In New York City, Christine Quinn, a current city council speaker and the projected winner of the mayoral race against incumbent Michael Bloomberg, is hoping a technological upgrade in New York City schools will bring about innovation and limitless possibilities.
Quinn proposes eliminating textbooks and instead issuing New York City students tablets. She believes this will allow teachers to share lessons and materials effortlessly with colleagues around the world. Online textbooks can be easily created and then distributed to students who can read them on their tablets at school and at home.
Since materials would be electronic, they can be updated throughout the year to be as current as possible. Interactive multimedia can also be incorporated for a full learning experience.
Quinn noted that New York City spends $100 million each year on textbooks. Instead Quinn believes this is enough money to buy every student in the New York public school system a tablet.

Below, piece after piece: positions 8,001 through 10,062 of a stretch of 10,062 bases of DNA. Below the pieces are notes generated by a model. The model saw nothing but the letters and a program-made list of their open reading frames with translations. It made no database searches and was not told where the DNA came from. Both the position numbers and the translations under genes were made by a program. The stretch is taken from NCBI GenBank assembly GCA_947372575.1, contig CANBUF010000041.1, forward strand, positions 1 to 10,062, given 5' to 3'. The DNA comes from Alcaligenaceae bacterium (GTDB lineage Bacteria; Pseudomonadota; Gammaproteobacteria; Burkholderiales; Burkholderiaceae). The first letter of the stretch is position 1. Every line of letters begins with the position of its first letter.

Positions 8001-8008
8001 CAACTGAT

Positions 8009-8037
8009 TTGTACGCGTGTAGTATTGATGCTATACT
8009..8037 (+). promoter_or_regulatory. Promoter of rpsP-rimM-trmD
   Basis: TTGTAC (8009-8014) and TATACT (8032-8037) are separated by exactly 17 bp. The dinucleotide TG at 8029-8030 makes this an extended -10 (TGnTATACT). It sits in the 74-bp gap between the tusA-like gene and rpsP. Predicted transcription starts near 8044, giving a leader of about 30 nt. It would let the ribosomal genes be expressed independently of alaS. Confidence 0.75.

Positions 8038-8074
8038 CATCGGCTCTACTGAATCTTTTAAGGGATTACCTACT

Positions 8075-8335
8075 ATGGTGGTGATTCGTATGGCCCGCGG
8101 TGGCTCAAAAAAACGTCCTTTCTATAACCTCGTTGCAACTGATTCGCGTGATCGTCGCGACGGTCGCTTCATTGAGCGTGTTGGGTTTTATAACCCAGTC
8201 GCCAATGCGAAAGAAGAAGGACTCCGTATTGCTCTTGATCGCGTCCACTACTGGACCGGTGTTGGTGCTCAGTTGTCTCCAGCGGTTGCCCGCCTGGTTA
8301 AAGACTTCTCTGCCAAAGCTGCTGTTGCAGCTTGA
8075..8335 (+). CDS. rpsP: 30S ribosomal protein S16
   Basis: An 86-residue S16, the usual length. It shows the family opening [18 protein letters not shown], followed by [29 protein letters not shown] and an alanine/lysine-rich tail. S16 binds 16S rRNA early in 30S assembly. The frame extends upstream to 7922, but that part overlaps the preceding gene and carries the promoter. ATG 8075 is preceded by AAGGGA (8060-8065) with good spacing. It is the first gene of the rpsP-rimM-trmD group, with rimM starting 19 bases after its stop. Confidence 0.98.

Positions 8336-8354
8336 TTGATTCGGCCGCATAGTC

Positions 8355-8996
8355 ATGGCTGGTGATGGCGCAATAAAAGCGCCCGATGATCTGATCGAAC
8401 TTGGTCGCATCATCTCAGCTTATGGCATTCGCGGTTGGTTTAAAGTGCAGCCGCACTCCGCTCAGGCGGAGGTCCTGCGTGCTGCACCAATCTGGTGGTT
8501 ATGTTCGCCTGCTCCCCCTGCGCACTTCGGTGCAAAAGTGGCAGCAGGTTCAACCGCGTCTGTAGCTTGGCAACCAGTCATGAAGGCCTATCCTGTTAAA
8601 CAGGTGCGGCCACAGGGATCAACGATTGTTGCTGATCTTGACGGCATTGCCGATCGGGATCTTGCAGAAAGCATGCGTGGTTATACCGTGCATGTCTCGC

Going green goes far beyond utilizing clean energy, recycling paper and using it as a passive learning material, and taking energy saving measures. Going green can also look like innovation, it can look like technology, it can look like the future. Acts that on the surface do not appear to warrant the ‘green’ moniker can actually make quite a difference in the efforts to save the globe from the damage we’ve done.
Editor’s note: What do you think? Is the energetic effort of manufacturing those tablets, powering them and then taking care of their after-life (which may or may not lead to recycling), smaller than the effort of recycling paper and putting it back to work? Paper doesn’t consume energy while being read nor does it need so much energy and natural resources a tablet does when it’s manufactured.
The bottom question to you is: besides being fancier and possibly cheaper, do you think learning from energy-hungry tablets is greener than learning from good-old paper textbooks?